TnBLE Continued Without With additive additive Coucent'ration Acid Additive (p.p'.m.) Color Acid No. Color N0.

Toluhydroquinone, 2. 0. 00,4 Q 0. 6 30 0. 18

i y ooulnone I monometh'yl ether 2. 0 5 0. 004

2,5-di-t-butyl hydroquinone 2.0 15, 10 0.012, 0.006 25 0. 19 5 10, 5 0. 0%, 0.007 25 9. l9

Hygwqmnbn.

dimethyl ether. 2. 0 25 0. 12 25 0. 19 0. 5 15 0. 06 25 0. l9

oitri'seid--; j l 2.0 '15 0.15 25 0.10 0. 5 15 0.08 25 9. 19

Triphenyl phosphite" 2.0 '7 5 0.20 0. 5 5 0.18

PrimeneJIl IT i l (pie-22) -alkyl am nes product]- 5 5 0. 009 10 0. 012 I 1 15 0. 007 10 0. 012

Priinene 81-Ritig-m m am nes product]- 6 15 0. 13 10 0. 012 1 10 0. 008 10 0. 012

- Pink. 5 Light Pink.

From these data it can be seen that catechol is effective in the range from about 0.02 to about 20. parts per million in stabilizing thermally unstable dimethyl terephthalate relative to acid number, and in the range from about 0.02 to. about 2 parts per million in stabilizing thermally unstable dimethyl terephthalate relative to increase in color. Similarly, it can be seen that pyrogallol is efl ective in the range from about 0.2 to about parts per million in stabilizing thermally unstable dimethyl terephthalate elative to acid number, and in the range from about 0.2 to about 1 part per million in stabilizing thermally unstable dimethyl terephthalate relative to color increase.

These data also show that catechol and pyrogallol, particularly catechol, at extremely low levels of concentration are substantially more effective in thermally stabilizing thermally unstable dimethyl terephthalate than other phenolic compounds and certain non-phenolic compounds lmown to have a stabilizing effect on other thermally uns a l su nces Thus, this invention provides a thermally stabilized dimethyl terephthalate composition.

Features of. advantage of this invention are that catechol and pyrogallol are compatible with dimethyl terephthalate and are related in chemical structure to dimethyl terephthalate. Moreover, at least at their lower concentrations in the general concentration ranges above indicated, they do not interfere With the ester interchange reaction employed to make fiber grade polyesters from dimethyl terephthalate and ethylene glycol.

Other features advantages and specific embodiments of this invention will become readily apparent to those exercising ordinary skill in the art after reading; the foregoing disclosures. Such specific embodiments are within the scope of this invention. Moreover, while specific embodiments of the composition of this invention have been described in considerable detail, variations and modifications of these embodiments can be made without departing from the spirit and scope of the invention as described mid claimed.

The term consisting essentially of as used in this specification excludes any unrecited substance at a concentration sufiicient to substantially adversely affect the essential properties and characteristics of the composition of matter being defined, While permitting the presence of one or more unrecited substances at concentrations insufiicient to substantially adversely aifect said essential properties and characteristics.

What I claim and desire to protect by Letters Patent is:

1. A thermally stable composition consisting essentially of thermally unstable dimethyl terephthalate and dispersed therein at a concentration in the range from about 0.02 to about 20 parts by weight per million parts by weight of said dimethyl terephthalate material selected from the group consisting of catechol and pyrogallol.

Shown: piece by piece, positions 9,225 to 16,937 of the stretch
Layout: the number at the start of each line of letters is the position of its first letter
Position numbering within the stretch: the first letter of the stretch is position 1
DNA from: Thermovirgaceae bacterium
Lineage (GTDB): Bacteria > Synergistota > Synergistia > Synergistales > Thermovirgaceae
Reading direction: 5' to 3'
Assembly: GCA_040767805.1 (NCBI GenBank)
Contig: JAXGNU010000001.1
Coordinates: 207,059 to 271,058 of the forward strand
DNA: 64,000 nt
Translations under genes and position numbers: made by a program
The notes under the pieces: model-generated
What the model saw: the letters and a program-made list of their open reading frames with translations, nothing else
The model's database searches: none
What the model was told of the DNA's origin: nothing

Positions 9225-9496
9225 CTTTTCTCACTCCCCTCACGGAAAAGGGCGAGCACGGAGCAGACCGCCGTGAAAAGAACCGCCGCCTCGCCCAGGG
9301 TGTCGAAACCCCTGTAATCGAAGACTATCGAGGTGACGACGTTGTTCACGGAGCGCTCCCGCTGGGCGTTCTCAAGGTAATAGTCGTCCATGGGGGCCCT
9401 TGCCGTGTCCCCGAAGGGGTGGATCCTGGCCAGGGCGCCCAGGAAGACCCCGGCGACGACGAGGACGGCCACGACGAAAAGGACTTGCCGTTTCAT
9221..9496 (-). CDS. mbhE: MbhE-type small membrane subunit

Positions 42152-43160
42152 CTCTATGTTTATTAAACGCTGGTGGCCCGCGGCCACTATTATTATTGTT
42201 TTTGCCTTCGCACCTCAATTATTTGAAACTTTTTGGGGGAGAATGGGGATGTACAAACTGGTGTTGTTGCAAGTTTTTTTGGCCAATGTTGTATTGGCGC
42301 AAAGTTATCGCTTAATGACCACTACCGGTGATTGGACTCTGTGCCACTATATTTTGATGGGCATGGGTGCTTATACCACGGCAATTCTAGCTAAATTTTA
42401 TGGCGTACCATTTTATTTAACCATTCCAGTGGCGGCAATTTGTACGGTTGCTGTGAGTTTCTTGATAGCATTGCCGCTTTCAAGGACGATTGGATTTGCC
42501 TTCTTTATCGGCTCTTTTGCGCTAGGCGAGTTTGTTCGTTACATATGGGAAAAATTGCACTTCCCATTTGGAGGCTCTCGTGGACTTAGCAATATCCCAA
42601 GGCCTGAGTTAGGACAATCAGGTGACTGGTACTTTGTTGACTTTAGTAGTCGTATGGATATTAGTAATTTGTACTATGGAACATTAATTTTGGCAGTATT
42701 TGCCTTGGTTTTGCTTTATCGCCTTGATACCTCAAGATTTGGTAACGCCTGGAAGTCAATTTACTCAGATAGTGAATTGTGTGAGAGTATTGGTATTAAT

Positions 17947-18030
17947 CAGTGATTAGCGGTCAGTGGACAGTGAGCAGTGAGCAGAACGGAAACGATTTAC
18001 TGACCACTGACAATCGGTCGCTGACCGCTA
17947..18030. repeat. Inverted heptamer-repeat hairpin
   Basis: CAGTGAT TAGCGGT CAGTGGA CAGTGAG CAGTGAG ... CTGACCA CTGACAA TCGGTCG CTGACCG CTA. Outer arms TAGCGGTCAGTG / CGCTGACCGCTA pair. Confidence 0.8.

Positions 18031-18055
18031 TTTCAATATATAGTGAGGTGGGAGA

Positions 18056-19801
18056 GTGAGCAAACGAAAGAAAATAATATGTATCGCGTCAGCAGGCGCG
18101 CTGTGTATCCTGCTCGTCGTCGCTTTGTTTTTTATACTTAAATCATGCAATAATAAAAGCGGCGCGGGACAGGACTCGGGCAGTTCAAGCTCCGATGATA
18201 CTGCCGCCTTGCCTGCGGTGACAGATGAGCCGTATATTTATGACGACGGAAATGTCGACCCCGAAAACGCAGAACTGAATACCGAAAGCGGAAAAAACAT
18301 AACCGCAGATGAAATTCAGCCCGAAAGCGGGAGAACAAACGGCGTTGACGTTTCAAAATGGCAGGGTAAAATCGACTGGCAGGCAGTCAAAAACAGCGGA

2. A composition according to claim 1, wherein said material consists essentially of catechol.

3. A composition according to claim 2, wherein said con.- centration is in a range from about 0.02 to about 2 parts by weight per million parts by weight of said dimethyl terephthalate.

4. A composition according to claim I, wherein said material consists essentially of pyrogallol.

5. A composition according to claim 4, wherein said concentration is in a range from about 0.2 to about 1 part by weight per million parts by weight of said dimethyl terephthalate.

6. A process for thermally stabilizing thermally unstable dimethyl terephthalate, which comprises incorporating into said dimethyl terephthalate material selected from the group consisting of catechol and pyrogallol, the quan tity of said material being in the range from about 0.2 to about 20 parts by weight per million parts by weight of said dimethyl terephthalate.

7. A process according to claim 6, wherein said material is incorporated into said dimethyl terephthalate by admixing it with said dimethyl terephthalate in the molten condition.

8. A process according to claim 6, wherein said material is incorporatcd into said dimethyl terephthalate by admixing it with said dimethyl terephthalate dissolved in a solvent.

9. A process according to claim 8, wherein said material is dissolved in a solvent.

10. A process according to claim 9, wherein the solvent in which said dimethyl terephthalate is dissolved is the same as the solvent in which said material is dissolved.

11. A process according to claim 10, wherein said solvent is methanol.

12. A process according to claim 11, wherein dimethyl terephthalate with said material incorporated in it is separated from substantially all solvent.

13. A process according to claim 12, wherein the dimethyl terephthalate with said material incorporated in it is separated from substantially all solvent by ciystallization.

References Cited UNITED STATES PATENTS 3,014,064 12/1961 Evenhuis et a1. 200--475 B 2,894,979, 7/1959 Leach 2-60475 B LORRAINE A. WEINBERGER, Primary Examiner E. I. SKELLY, Assistant Examiner

Referenced by
Citing PatentFiling datePublication dateApplicantTitle
US5104967 *Apr 13, 1988Apr 14, 1992The Boeing CompanyAmideimide oligomers and blends
US5403666 *Jun 21, 1993Apr 4, 1995The Boeing CompanyComposites containing amideimide sized fibers
US5512676 *Jul 26, 1994Apr 30, 1996The Boeing CompanyExtended amideimide hub for multidimensional oligomers
Classifications
U.S. Classification560/3
International ClassificationC07C69/82, C07C67/48, C07C67/62
Cooperative ClassificationC07C69/82, C07C67/48, C07C67/62
European ClassificationC07C67/48, C07C69/82, C07C67/62
Legal Events
DateCodeEventDescription
Jul 23, 1986AS02Assignment of assignor's interest
Owner name: CAPE INDUSTRIES, A JOINT VENTURE CONSISTING OF NCT
Owner name: HERCOFINA, INC., A JOINT VENTURE
Effective date: 19860521
Jul 23, 1986ASAssignment
Owner name: CAPE INDUSTRIES, A JOINT VENTURE CONSISTING OF NCT
Free format text: ASSIGNMENT OF ASSIGNORS INTEREST. EFFECTIVE JUNE 28, 1985.;ASSIGNOR:HERCOFINA, INC., A JOINT VENTURE;REEL/FRAME:004599/0872
Effective date: 19860521
Free format text: ASSIGNMENT OF ASSIGNORS INTEREST;ASSIGNOR:HERCOFINA, INC., A JOINT VENTURE;REEL/FRAME:004599/0872